Luke–Acts is a religio-political history of the founder of the church and his successors, in both deeds and words. The author describes his book as a "narrative" (diegesis), rather than as a gospel, and implicitly criticises his predecessors for not giving their readers the speeches of Jesus and the Apostles, as such speeches were the mark of a "full" report, the vehicle through which ancient historians conveyed the meaning of their narratives. He seems to have taken as his model the works of two respected Classical authors, Dionysius of Halicarnassus, who wrote a history of Rome (Roman Antiquities), and the Jewish historian Josephus, author of a history of the Jews (Antiquities of the Jews). All three authors anchor the histories of their respective peoples by dating the births of the founders (Romulus, Moses, and Jesus) and narrate the stories of the founders' births from God, so that they are sons of God. Each founder taught authoritatively, appeared to witnesses after death, and ascended to heaven. Crucial aspects of the teaching of all three concerned the relationship between rich and poor and the question of whether "foreigners" were to be received into the people.[23]

Mark, written around 70 AD, provided the narrative outline for Luke, but Mark contains comparatively little of Jesus' teachings,[24] and for these Luke likely turned to a hypothesized collection of sayings called Q source, which would have consisted mostly, although not exclusively, of "sayings".[25] Mark and Q account for about 64% of Luke; the remaining material, known as the L source, is of unknown origin and date.[26] Most Q and L-source material is grouped in two clusters, Luke 6:17–8:3 and 9:51–18:14, and L-source material forms the first two sections of the gospel (the preface and infancy and childhood narratives).[27]

Audience and authorial intent

Luke was written to be read aloud to a group of Jesus-followers gathered in a house to share the Lord's Supper.[23] The author assumes an educated Greek-speaking audience, but directs his attention to specifically Christian concerns rather than to the Greco-Roman world at large.[28] He begins his gospel with a preface addressed to "Theophilus":[29] the name means "Lover of God", and could refer to any Christian, though most interpreters consider it a reference to a Christian convert and Luke's literary patron.[30] Here he informs Theophilus of his intention, which is to lead his reader to certainty through an orderly account "of the events that have been fulfilled among us."[21] He did not, however, intend to provide Theophilus with a historical justification of the Christian faith – "did it happen?" – but to encourage faith – "what happened, and what does it all mean?"[31]

Structure and content


Following the author's preface addressed to his patron and the two birth narratives (John the Baptist and Jesus), the gospel opens in Galilee and moves gradually to its climax in Jerusalem:[32]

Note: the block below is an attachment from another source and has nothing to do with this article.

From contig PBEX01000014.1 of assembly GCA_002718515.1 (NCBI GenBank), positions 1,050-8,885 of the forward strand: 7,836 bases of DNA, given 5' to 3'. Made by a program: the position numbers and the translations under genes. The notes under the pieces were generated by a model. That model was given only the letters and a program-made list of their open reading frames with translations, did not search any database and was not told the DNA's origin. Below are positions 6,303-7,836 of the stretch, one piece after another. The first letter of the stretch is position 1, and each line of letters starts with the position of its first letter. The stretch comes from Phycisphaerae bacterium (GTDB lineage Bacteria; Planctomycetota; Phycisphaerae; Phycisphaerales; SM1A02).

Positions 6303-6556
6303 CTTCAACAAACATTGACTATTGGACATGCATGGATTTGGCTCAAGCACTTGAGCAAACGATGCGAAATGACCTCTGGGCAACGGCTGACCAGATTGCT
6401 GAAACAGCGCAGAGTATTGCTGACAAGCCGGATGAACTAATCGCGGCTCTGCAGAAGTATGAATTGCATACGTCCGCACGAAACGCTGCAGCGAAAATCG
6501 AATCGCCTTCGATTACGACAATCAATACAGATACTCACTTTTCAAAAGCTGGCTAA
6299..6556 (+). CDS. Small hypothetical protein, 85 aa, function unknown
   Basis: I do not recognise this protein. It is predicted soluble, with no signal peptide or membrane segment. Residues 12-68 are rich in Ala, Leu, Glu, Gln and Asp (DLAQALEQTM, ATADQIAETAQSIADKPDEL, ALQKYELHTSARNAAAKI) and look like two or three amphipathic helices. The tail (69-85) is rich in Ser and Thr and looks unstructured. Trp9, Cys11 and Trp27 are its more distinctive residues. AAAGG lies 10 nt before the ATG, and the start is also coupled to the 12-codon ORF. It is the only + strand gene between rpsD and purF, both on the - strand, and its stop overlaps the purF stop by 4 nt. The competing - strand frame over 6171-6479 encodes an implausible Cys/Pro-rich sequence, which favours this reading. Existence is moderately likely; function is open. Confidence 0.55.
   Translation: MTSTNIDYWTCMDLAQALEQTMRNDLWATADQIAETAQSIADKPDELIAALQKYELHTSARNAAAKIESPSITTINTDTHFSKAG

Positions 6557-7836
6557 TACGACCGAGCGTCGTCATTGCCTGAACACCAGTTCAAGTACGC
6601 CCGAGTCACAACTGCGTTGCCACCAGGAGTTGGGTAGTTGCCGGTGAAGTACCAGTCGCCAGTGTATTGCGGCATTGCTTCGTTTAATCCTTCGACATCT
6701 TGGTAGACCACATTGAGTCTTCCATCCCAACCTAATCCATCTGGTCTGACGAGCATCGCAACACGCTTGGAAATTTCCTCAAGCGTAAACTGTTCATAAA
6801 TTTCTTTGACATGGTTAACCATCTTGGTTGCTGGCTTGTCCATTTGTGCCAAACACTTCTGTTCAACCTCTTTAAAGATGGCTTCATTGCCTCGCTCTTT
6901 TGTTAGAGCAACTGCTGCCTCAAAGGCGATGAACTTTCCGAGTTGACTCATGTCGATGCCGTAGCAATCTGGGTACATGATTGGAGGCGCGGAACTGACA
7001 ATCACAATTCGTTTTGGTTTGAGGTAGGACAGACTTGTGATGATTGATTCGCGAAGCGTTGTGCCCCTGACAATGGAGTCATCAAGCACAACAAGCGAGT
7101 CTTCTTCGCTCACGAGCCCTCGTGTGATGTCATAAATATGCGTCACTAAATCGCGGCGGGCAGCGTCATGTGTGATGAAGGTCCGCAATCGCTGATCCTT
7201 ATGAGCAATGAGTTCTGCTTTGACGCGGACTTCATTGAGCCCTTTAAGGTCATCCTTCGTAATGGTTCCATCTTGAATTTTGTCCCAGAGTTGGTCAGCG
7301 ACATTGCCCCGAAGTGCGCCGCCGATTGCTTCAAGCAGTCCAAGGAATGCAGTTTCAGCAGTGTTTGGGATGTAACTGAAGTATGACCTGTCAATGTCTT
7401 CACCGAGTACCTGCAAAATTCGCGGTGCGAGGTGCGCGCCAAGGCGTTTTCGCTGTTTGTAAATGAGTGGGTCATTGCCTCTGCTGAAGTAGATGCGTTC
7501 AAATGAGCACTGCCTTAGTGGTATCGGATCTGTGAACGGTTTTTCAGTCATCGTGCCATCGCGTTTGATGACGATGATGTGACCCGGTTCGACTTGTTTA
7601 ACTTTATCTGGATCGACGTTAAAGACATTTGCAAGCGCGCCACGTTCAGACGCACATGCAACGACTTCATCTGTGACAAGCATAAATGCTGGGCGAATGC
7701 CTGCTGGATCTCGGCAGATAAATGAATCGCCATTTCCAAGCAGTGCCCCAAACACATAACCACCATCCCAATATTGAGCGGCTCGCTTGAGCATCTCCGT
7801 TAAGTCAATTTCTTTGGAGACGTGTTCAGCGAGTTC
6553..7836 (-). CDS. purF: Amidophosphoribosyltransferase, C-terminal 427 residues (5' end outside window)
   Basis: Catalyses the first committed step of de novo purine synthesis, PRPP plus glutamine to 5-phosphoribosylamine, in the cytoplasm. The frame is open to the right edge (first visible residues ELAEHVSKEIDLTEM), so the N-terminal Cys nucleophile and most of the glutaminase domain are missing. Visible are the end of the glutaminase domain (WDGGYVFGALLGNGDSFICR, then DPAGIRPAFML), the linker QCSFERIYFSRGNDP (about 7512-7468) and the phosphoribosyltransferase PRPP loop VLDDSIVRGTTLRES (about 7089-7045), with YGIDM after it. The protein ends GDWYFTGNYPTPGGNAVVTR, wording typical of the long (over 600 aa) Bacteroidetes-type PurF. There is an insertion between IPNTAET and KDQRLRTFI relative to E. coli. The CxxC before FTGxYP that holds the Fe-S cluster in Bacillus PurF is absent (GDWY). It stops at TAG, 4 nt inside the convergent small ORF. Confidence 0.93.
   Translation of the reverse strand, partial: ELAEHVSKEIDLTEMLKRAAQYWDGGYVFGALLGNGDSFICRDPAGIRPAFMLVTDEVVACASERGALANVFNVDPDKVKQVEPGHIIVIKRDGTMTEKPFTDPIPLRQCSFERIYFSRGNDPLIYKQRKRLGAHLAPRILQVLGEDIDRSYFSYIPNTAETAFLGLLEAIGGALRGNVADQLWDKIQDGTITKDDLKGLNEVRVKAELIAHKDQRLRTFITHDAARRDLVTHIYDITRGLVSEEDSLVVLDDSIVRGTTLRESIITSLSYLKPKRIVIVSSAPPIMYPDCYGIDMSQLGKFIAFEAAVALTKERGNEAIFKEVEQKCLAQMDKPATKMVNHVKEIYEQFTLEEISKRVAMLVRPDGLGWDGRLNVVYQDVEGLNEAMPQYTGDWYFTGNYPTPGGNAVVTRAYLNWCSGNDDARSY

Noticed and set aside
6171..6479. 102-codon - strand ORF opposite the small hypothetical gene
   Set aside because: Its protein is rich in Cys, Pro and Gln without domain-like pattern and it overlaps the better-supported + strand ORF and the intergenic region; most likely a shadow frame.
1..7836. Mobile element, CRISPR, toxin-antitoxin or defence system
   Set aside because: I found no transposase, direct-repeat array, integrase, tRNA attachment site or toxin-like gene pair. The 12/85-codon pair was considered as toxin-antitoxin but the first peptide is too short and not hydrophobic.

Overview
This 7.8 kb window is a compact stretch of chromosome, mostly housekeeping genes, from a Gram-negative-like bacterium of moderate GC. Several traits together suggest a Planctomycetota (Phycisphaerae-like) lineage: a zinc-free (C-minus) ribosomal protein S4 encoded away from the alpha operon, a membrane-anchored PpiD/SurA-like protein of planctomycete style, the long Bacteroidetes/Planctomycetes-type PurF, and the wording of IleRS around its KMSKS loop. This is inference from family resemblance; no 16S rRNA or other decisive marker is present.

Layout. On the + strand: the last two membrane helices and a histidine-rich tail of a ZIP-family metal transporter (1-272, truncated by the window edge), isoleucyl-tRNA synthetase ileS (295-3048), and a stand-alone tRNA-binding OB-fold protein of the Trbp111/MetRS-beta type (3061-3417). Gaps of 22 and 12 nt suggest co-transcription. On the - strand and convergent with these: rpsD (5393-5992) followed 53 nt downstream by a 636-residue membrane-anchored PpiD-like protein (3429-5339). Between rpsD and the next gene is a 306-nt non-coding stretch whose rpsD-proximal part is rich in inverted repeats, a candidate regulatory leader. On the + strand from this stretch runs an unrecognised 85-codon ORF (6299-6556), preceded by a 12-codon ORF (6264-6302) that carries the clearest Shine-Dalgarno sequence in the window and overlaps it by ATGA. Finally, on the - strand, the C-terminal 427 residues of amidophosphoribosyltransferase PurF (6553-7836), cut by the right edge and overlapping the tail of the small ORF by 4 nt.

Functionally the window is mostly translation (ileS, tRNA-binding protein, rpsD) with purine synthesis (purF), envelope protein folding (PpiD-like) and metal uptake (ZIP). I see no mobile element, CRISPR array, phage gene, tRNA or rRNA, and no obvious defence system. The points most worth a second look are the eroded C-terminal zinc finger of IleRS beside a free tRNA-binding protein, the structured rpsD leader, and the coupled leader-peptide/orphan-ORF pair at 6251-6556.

1. A brief preface addressed to Theophilus stating the author's aims;
  2. Birth and infancy narratives for both Jesus and John the Baptist, interpreted as the dawn of the promised era of Israel's salvation;
  3. Preparation for Jesus' messianic mission: John's prophetic mission, his baptism of Jesus, and the testing of Jesus' vocation;
  4. The beginning of Jesus' mission in Galilee, and the hostile reception there;
  5. The central section: the journey to Jerusalem, where Jesus knows he must meet his destiny as God's prophet and Messiah;
  6. His mission in Jerusalem, culminating in confrontation with the leaders of the Jewish Temple;
  7. His last supper with his most intimate followers, followed by his arrest, interrogation, and crucifixion;
  8. God's validation of Jesus as Christ: events from the first Easter to the Ascension, showing Jesus' death to be divinely ordained, in keeping with both scriptural promise and the nature of messiahship, and anticipating the story of Acts.[note 3]

Parallel structure of Luke–Acts

The structure of Acts parallels the structure of the gospel, demonstrating the universality of the divine plan and the shift of authority from Jerusalem to Rome:[33]


Parable of the Sower (Biserica Ortodoxă din Deal, Cluj-Napoca), Romania)

Luke's "salvation history"

Luke's theology is expressed primarily through his overarching plot, the way scenes, themes and characters combine to construct his specific worldview.[34] His "salvation history" stretches from the Creation to the present time of his readers, in three ages: first, the time of "the Law and the Prophets", the period beginning with Genesis and ending with the appearance of John the Baptist;[35] second, the epoch of Jesus, in which the Kingdom of God was preached;[36] and finally the period of the Church, which began when the risen Christ was taken into Heaven, and would end with his second coming.[37]